On Saturday 26. September, the exhibition Ma France by one of the greatest photographer of all time, André Kertész, will be opened at the Reykjavík Museum of Photography. The exhibition is organised by the renowned museum, Jeu de Paume in Paris. The wanderer of the Twenties chose France, and so did Kertész. He came to Paris in 1925 when it was a city of poets and painters. His classic images of the Eiffel Tower, Mondrian's studio and the unique photo “Satiric dancer” defined a style which among others were exploited by his colleages and contemporaries Brassaï and Cartier-Bresson. “Whatever we have done, Kertész did it first,” Cartier-Bresson once said about his colleague. With his lyrical style Kertész was sometimes called “a poet with the camera”.
The exhibition is sponsored by the French Embassy in Iceland and Alliance Francaise, which together with the Reykjavík Museum of Photography organise an events programme accompanying the exhibition. Further details will be announced later.
About the artist:
Born in Budapest in 1894, André Kertész took his first photograph in 1912. He photographed his relatives and friends and the Hungarian countryside.
After the war, he settled in Paris (1925) where he discovered the pleasure to stroll in the streets, along the embankments of the Seine or in the gardens. In the Montparnasse area, he met Hungarian artists and many prominent people of the literary and artistic circles (Mondrian, Eisenstein, Chagall, Calder, Zadkine, Tzara, Colette). In 1928, he was one of the first photographers to use a Leica camera and exploited the visual freedom offered by this new camera. Chronicler of the daily life, he evoked with a great depth of feeling the most insignificant events and gave them a lyrical flair. Rather than to follow certain movements he let himself be guided only by his intuition. His work moves smoothly between abstraction and Surralism, Constructivism and humanism.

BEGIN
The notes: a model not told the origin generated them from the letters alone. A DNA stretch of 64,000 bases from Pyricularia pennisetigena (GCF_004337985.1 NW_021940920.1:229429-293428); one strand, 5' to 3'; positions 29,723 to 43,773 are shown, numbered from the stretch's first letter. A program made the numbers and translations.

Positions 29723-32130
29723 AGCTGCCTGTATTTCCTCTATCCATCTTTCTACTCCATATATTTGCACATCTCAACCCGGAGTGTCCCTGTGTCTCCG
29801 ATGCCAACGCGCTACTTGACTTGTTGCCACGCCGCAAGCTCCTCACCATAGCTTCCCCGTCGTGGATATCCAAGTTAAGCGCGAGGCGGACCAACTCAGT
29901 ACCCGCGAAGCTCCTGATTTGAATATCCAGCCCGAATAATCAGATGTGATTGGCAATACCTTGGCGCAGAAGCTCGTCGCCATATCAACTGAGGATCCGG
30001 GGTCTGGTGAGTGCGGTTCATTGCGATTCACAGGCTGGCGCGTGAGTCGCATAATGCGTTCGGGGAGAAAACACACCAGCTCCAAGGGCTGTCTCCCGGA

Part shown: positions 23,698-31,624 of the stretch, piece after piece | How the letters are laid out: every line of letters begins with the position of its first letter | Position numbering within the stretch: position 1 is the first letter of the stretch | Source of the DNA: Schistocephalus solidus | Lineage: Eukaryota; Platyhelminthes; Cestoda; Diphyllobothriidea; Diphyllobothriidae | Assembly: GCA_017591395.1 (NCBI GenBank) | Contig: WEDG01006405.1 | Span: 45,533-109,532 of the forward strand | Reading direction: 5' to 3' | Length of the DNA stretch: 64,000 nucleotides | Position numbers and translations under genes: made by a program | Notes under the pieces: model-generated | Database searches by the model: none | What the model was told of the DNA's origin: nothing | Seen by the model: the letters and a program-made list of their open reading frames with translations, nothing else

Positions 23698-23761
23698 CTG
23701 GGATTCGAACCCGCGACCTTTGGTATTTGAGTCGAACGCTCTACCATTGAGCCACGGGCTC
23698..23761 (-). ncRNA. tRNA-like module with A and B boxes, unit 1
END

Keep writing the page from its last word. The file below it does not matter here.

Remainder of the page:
His photographs were frequently published by the press in France (Vu, Art and Médecine) and in Germany (Uhu, Frankfurter Illustrierte). In 1933, he made the famous series of Distortions. In 1936, at the top of his art, he decided to leave to New York, after signing a contract with Keystone. Day of Paris conceived by Alexey Brodovitch, was released in 1945. André Kertész, employed by Condé Nast editors from 1949 onwards, regularly contributes to House and Garden. In the early 50’, he started using colour. For his personal work, he photographed the district he lived in, progressively leaving the street to photograph from the window of his flat, overlooking Washington Square. In 1963, his negatives of the Hungarian and French periods were found in an estate in the South of France. His talent was worldwidely acknowledged and exhibitions multiply, as well as publications: Soixante ans de photographie 1912-1972, J’aime Paris (1974), Distortions (1976) and Hungarian Memories (1982). He travelled more and more often to France. He died in New York in 1985. Highly classical, a master for many of his fellow photographers, André Kertész is a leading character of the history of photography.
This exhibition was organized by Jeu de Paume, París with the help of La Délégation aux Arts plastiques and La Direction de l'Architecture et du Patrimoine, Ministère de la Culture et de la Communication – France.
Image: Danseuse burlesque, Paris, 1926.
Reykjavik Museum of Photography
Grófarhús, Tryggvagata 15, 6th floor, 101 Reykjavik, Iceland
The exhibition is open weekdays 12-19 and weekends 13-17